While most discussions on transit in Austin emphasize on the city, the growth summit by Williamson County provided an opportunity to edge transportation obstacles around the suburban communities’ needs. The panel comprised of the executive director of Central Texas Regional Mobility (CTRMA), Mike Heiligenstein, Uber Technologies Inc., Founder of RideScout, LLC Joseph Kopser, Jared Ficklin of ArgoDesign, and Leandre Johns, who is the Director of external affairs in Texas. At the event, their discussion based on ways technology is transforming transportation in Austin and the world.
Heiligenstein explained how emerging technologies such as ridesharing apps and driverless vehicles are radically transforming the transportation infrastructure. Based on his explanation, he gave his thoughts as to why Austin needs to put more resources in boosting its capacity in transportation, especially through increasing the capacity of roads and making them smarter. Heiligenstein insisted that more smart roads were the only way in which they would be able to meet the mobility demand of a fast increasing population.
Ficklin insisted that land-use and building codes ought to remain flexible. This was in response to the panel moderator, Mayor Alan McGraw, when he asked about the position of policymakers in preparation for the future transportation needs. Ficklin explained that the future parking garage would be 5’ tall, which will be taller than a car by just an inch. The garage will come in various levels, with a service station on one level, and a charging station on the other. Something that Ficklin highlighted not to fit in the existing building codes.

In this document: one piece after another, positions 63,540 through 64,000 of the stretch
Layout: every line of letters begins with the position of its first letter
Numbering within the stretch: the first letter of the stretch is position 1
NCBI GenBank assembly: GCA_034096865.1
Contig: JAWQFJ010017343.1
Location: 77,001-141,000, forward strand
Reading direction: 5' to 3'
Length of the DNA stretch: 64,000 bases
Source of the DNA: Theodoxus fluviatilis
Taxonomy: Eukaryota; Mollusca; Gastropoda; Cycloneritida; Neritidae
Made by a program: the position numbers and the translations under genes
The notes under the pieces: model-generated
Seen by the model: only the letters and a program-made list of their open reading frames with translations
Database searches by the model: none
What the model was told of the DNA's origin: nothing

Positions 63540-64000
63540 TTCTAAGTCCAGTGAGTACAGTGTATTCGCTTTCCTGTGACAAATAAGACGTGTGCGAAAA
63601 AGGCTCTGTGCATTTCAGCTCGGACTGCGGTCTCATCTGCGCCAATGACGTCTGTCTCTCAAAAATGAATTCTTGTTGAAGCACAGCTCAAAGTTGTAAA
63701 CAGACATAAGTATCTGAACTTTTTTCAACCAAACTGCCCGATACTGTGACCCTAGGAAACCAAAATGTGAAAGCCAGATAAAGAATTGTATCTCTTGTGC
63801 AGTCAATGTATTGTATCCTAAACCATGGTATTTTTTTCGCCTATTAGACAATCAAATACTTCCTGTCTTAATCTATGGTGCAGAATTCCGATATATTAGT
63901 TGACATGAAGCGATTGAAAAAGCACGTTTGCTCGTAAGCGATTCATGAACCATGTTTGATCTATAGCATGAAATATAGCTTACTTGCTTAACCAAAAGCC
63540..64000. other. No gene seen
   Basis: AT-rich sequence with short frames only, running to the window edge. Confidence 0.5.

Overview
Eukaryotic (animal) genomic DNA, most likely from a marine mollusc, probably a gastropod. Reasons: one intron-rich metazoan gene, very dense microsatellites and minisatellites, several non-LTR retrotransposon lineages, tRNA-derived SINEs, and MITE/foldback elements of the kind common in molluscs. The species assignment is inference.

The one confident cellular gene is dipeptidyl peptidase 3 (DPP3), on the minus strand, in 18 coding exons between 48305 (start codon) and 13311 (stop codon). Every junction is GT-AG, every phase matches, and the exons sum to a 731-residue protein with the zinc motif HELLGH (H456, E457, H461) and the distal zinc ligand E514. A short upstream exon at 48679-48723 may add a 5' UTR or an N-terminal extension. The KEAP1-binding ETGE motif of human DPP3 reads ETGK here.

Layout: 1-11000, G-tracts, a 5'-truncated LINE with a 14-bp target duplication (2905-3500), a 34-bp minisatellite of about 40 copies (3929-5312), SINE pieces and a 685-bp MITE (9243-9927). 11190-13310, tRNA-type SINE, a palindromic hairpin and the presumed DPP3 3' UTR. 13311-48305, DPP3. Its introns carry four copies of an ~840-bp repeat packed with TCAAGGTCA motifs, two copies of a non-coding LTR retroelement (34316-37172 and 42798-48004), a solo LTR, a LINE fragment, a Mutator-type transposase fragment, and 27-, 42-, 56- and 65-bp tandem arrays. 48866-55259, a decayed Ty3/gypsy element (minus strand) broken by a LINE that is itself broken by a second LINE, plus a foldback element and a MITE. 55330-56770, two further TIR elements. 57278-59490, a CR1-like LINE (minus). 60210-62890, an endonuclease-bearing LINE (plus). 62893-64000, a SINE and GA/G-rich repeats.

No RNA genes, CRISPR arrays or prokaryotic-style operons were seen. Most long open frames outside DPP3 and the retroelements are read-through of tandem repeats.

Heiligenstein maintained his cool on the idea of autonomous cars. He pointed out that the adoption rate of the driverless cars was going to be slow and tedious, and what was important at the moment was an upgrade in the capacity for buses and roads. He insisted that roads still needed more focus since Austin’s growth rate would cancel out any advancements from an increased usage of mass transport.
Central Texas Regional Mobility Authority (CTRMA) is a government agency that acts independently. It was started in 2002 with the goal of improving the transit system in Travis and Williamson counties. The agency’s mission is the implementation of innovative and multi-modal transit solutions that will help curb congestion and provide transportation choices capable of enhancing economic vitality and life’s quality.
CTRMA current executive director is Mike Heiligenstein. Mike also sits on the Texas A and M Transportation Advisory Board among other committees involved in transportation matters. Prior to taking the seat at CTRMA, Mike was a public official in Williamson County for over two decades.